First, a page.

Convenience Retail Transforms the Danish Market

Shop Talk Live takes viewers on a world tour of innovative formats, beginning with Reitan Convenience Denmark.

January 29, 2021

By Chris Blasinsky

LONDON—Global Convenience Store Focus kicked off its first Shop Talk Live discussion of 2021 with a journey to Denmark. In “Convenience Store Transformation—the Danish Way,” Jesper Østergaard, managing director of Reitan Convenience Denmark, shared some of his team’s long-term strategies to completely reimage and transform their kiosk-like 7-Eleven store that exclusively sold traditional c-store items like candy, snacks and magazines, to a destination for fresh, local and healthy foodservice ranges.

Østergaard shared that his team’s transformation strategy began about a decade ago. Recognizing that some of the top-performing categories had been declining, coupled with retail hours of operation regulations that changed in 2012, the convenience retail industry overall gained new competition from retailers that were previously not able to operate overnight and on holidays.

“We knew this [hours of operation] regulation would not survive,” said Østergaard, noting that food was identified as the differentiator to propel the store forward, engage new customers and help future-proof the business.

Part of the strategic plan focused on bringing smaller, local start-ups into the fold, like the Protein Kitchen, which prepares and packages its dishes in a Copenhagen-based facility, six days a week, for its retail partners like 7-Eleven. “I love the way we work on this vision together,” said Cecilie Lind, founder of Protein Kitchen. (Reitan operates the 7-Eleven brand in Denmark.)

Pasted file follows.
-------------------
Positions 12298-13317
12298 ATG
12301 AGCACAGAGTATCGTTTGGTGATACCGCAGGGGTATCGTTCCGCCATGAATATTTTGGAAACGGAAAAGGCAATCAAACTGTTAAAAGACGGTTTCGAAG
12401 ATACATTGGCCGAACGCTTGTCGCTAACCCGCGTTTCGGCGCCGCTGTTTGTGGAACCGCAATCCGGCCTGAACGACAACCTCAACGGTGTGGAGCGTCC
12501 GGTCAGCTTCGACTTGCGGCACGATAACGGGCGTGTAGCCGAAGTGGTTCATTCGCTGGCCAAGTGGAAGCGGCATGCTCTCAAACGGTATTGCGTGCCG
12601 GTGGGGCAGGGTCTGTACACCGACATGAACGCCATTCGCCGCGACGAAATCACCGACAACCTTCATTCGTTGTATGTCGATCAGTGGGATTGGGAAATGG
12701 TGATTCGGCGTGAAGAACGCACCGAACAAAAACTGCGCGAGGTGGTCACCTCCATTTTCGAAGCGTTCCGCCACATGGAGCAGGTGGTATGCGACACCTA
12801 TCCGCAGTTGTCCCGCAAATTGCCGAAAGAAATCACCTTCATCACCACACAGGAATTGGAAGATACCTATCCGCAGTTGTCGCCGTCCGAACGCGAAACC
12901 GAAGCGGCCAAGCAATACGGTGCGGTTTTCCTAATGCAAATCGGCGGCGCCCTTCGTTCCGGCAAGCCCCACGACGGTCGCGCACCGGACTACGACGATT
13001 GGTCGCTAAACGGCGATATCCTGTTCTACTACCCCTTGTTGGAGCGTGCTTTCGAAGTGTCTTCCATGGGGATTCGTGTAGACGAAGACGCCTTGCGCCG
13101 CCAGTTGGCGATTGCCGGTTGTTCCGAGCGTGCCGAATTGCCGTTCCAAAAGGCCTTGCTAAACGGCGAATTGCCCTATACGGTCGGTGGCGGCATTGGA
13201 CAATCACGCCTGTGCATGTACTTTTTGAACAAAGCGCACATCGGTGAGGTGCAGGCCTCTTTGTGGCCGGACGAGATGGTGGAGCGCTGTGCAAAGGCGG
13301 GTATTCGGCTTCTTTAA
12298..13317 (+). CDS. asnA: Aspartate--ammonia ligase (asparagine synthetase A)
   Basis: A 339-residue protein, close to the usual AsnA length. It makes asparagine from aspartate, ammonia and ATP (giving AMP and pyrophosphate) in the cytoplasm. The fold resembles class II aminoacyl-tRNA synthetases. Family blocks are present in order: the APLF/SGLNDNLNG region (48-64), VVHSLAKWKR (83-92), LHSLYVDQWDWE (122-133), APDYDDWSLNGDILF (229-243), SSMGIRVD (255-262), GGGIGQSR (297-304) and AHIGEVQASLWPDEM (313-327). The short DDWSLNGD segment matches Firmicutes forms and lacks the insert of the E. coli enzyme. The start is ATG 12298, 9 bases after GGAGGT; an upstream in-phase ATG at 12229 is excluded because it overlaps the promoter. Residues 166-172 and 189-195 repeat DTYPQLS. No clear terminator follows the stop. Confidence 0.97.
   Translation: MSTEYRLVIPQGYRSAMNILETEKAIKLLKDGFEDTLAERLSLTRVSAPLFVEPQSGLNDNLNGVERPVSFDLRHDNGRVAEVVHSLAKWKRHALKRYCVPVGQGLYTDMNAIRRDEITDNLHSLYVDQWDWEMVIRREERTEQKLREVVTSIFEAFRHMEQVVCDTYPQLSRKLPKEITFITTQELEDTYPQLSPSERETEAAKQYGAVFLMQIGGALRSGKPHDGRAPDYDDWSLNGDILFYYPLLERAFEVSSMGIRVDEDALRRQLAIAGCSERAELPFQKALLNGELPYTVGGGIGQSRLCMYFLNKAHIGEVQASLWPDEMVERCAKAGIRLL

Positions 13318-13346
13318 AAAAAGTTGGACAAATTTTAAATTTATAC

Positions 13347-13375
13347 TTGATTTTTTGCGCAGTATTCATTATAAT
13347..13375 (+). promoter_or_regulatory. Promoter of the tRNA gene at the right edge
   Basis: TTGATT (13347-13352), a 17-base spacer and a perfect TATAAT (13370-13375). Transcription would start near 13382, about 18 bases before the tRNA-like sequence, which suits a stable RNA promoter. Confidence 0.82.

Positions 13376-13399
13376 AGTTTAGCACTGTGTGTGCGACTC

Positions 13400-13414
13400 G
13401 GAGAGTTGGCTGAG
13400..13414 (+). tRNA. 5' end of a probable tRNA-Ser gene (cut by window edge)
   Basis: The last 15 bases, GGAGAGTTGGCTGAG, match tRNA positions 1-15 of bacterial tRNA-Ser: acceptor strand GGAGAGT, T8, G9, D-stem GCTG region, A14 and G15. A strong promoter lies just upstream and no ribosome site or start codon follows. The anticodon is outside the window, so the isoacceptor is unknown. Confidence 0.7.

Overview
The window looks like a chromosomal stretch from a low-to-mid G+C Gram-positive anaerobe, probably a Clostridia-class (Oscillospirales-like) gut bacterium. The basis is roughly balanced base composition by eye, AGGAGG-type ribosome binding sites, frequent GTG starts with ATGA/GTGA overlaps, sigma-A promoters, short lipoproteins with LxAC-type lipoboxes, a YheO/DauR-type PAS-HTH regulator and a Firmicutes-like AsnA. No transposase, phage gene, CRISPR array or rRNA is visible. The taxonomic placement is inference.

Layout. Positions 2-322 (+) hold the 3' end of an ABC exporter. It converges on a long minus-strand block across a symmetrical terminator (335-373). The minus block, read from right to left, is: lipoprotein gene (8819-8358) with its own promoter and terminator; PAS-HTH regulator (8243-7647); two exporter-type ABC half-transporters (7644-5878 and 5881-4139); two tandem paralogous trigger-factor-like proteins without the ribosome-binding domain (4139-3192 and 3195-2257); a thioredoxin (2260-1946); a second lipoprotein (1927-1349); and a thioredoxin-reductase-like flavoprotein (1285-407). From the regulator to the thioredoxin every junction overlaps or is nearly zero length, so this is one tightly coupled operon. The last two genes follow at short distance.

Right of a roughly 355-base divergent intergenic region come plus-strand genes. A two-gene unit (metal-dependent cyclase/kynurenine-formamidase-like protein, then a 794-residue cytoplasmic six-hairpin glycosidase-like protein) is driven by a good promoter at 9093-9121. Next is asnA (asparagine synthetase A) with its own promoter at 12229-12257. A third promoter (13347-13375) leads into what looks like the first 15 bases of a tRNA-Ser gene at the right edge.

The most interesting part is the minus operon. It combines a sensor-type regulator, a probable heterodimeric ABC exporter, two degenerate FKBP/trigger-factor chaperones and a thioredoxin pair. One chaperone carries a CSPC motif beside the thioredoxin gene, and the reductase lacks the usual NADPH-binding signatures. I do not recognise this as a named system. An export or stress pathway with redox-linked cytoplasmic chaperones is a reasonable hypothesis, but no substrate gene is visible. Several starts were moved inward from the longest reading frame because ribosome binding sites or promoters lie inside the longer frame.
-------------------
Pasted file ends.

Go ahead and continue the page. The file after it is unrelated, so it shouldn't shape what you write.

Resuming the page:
In the years since its transformation strategy took off, Østergaard noted the importance of never losing sight of the customers, who are their “ultimate boss.” 

“Never forget who is paying your salary at end of the day and that’s the customer,” he said, adding that his team sought ways to improve the customer experience by delivering above and beyond what the competition offered, such as greater foodservice and bakery offers, and introducing better products that  suit healthier lifestyles. “Give customers a choice,” said Østergaard. “If they’re on the go, you have to give them an option to eat healthier, and we have the product range” to meet their needs.

Østergaard said that one of the best results of his team’s work came in June 2019, when Reitan Convenience Denmark won the NACS International Convenience Retailer of the Year Award. “We have chosen the right strategy, and it’s still the one we’re working on today,” he said, adding that customer growth is one of the KPIs they are focusing on, particularly throughout the global pandemic.

Although 2020 was challenging, Østergaard said his store fared better than many of its competitors, citing the shift from traditional kiosk products to the food business. Magazines and newspapers, for example, “were not ever going to be sustainable,” he said, and early in the pandemic the focus was to remain open. “Instead of focusing on 25% of customers we lost, we focused on the 75% who were coming in” to showcase that 7-Eleven Denmark has the best food and product ranges. 

Read more about how Reitan Convenience Denmark propelled 7-Eleven into one of the biggest retailers in Denmark in this NACS Magazine article, “Danish Transformation.”

Also, listen to even more European retail insights by hopping over to Sweden. In this episode of Convenience Matters, “Nordic Retail Trends,” Mariette Kristenson, CEO of Reitan Convenience Sweden AB, continues to change the traditional concept of convenience retail.

Chris Blasinsky is the content communications strategist at NACS.

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